Michael Mauboussin, professor at Columbia Business School and managing director of global investment strategies at Credit Suisse, opened up the annual Morningstar Investment Conference in Chicago this week with an examination of the interplay between skill and luck.
Turns out the latter is much more responsible for exceptional performance, as well as performance that lags, than we care to admit, whether it be in sports, gambling, business – or investing, at least in the short-term. For those chasing the most recent performance, recognition that luck is often dictating results on the margins can perhaps lead investors to understand what will happen when that luck runs out, as it always does.
Not to say skill is a negligible factor – in fact, Mauboussin made the case that the more skill involved in any endeavor readies the ground for luck to flourish.
Consider marathon runners. It’s no surprise that marathon runners have, over 70 years, finished races faster than they have in the past. For all kinds of reasons, marathon runners, like all athletes (and investment managers) are simply better than they were decades ago.
What’s more surprising is that the time difference between the first place runner and the twentieth place runner has dramatically shrunk over that same time period: 39 minutes separated the two in 1932, only 7 in 2012. Not only do top athletes get better, there are more of them. The deviation between their performances narrows and in absolute terms, it gets harder to stand out from the pack. In that sense, the ‘victory’ of being first looses some of its luster, and it could be argued it is far more attributable to luck than skill. And everyone’s got skill.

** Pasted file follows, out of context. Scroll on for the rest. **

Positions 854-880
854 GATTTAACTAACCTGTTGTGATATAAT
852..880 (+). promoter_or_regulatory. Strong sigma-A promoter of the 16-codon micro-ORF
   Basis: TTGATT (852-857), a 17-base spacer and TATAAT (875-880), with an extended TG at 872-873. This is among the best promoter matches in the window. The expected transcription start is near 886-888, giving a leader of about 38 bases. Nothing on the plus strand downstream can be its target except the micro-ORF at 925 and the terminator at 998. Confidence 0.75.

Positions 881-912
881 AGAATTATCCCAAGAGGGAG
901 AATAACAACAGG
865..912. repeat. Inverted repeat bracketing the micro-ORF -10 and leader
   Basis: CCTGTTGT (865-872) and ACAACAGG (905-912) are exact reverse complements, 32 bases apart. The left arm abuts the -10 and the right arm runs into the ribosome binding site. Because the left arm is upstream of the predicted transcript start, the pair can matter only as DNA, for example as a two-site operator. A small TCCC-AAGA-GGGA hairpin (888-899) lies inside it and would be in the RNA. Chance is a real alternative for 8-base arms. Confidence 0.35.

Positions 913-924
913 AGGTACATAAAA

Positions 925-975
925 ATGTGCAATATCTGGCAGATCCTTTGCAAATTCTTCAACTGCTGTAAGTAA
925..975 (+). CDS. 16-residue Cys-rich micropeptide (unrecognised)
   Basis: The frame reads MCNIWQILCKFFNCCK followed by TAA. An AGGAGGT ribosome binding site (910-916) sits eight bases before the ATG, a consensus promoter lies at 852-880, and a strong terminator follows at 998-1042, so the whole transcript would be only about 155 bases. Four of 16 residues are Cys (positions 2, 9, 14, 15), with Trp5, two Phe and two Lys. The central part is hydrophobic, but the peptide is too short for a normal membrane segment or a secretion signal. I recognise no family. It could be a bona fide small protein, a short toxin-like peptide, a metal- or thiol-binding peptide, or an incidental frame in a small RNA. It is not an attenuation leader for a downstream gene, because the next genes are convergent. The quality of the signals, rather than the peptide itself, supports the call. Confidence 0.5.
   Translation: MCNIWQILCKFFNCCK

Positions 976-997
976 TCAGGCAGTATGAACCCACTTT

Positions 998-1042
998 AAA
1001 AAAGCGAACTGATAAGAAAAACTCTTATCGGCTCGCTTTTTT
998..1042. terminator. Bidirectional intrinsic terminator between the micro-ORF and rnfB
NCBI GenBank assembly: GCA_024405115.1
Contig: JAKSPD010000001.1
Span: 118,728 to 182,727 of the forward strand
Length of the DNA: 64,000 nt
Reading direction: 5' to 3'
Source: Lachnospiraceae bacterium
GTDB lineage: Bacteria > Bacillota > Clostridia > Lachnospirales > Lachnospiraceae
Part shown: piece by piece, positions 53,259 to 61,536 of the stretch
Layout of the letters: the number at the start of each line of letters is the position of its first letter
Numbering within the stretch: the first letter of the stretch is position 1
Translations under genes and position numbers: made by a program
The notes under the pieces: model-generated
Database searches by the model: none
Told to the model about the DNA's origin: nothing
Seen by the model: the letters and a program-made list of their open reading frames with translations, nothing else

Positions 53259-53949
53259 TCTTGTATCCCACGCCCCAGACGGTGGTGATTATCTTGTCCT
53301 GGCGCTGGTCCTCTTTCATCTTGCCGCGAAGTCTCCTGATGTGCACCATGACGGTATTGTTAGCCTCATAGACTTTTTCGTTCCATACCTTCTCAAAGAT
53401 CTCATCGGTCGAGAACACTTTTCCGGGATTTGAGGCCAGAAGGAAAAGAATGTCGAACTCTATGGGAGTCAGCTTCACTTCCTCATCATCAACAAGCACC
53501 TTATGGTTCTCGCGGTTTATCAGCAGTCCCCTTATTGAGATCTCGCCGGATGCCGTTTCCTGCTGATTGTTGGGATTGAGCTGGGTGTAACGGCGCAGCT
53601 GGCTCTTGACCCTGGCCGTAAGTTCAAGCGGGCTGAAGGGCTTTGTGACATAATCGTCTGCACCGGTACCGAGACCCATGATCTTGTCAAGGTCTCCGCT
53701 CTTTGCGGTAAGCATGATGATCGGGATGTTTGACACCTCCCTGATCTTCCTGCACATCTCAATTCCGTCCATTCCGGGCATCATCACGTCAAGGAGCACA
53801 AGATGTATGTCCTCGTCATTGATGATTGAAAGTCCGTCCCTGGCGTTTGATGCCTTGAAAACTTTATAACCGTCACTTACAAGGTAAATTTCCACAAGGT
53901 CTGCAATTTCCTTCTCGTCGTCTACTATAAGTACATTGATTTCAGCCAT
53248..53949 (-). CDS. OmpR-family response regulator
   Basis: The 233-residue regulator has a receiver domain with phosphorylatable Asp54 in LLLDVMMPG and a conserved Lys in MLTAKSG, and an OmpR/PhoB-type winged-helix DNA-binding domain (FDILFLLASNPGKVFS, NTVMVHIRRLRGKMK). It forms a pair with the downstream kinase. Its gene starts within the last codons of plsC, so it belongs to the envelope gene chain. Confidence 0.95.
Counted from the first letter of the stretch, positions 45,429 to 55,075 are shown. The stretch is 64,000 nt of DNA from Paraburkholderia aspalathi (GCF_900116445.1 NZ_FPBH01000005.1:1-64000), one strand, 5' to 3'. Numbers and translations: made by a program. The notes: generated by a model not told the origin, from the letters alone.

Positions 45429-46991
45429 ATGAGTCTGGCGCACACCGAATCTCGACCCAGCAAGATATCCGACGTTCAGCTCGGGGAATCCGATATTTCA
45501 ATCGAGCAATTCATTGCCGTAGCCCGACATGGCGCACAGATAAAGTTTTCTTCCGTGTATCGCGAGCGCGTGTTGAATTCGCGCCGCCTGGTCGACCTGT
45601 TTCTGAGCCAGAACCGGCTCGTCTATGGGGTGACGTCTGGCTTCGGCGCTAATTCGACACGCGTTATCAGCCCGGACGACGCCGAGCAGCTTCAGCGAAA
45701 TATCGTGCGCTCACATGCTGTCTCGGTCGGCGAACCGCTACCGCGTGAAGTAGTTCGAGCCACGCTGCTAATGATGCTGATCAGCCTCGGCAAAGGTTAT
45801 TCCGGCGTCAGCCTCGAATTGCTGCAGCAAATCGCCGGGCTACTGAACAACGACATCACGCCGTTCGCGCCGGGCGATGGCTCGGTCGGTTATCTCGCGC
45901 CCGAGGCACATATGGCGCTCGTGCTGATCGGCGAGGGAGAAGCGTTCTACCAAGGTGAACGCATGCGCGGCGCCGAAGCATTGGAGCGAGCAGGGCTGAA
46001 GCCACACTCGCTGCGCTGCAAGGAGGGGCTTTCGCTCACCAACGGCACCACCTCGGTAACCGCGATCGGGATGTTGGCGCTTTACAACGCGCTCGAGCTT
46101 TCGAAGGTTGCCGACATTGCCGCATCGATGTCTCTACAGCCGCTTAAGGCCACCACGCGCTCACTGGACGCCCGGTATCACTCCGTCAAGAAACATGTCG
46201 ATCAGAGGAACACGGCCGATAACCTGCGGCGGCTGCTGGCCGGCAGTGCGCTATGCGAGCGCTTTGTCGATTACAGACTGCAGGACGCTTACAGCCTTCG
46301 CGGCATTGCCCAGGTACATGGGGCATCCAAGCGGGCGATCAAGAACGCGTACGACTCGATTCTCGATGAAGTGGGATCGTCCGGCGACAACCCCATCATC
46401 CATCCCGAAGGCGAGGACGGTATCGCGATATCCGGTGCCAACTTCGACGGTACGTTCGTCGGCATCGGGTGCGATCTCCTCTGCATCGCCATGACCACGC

The trouble is, thanks to “creeping determinism” and “hindsight bias,” we attach stories to those events to create narratives that allow us to explain them. Consider the Mona Lisa by Leonardo Da Vinci. Why is it the most famous painting in the world? Perhaps because of its subtle play of light, the mysterious smile across the subject’s face, the innovative brush strokes in the background giving the illusion of movement.
But in reality, the painting was for years not considered great. Only after it was stolen and, after two years, recovered to much fanfare and publicity did it’s fortune as the world’s most recognized painting rise.
Or consider Stephen King: The novels he wrote under the pseudonym Richard Bachman were, by commercial standards, failures. That is, until someone discovered he was indeed the author. Same writing, same skill, same genre. Why is the real Stephen King successful while the pseudonymous Richard Bachman not? “I would call that luck,” says Mauboussian.
“Once something happens, you begin to create a story quickly and spontaneously that explains what happens and sees it as inevitable,” he said. “We are hardwired to not think about luck. People believe these narratives and change their behavior.”
So too with investing. Funds that have outsized performance are often benefitting from luck, not skill, and will, inevitably, return to the mean.
Which is not to say skill plays no role. In an interview with reporters after his talk, Mauboussian pointed out that one way to determine skill in active stock picking is to see how far an active portfolio differs from its benchmark index. If it’s similar, there’s little skill involved and why pay for a closet index fund? If it differs fundamentally, and yet retains little “tracking error” from the performance of the index, there is some skill involved.
It may never be possible to determine how much luck versus skill went into any success. But luck plays a larger role than we usually admit, so investors would do well to try and identify it when they can.
Mauboussian’s recent book is The Success Equation: Untangling Skill and Luck in Business, Sports and Investing.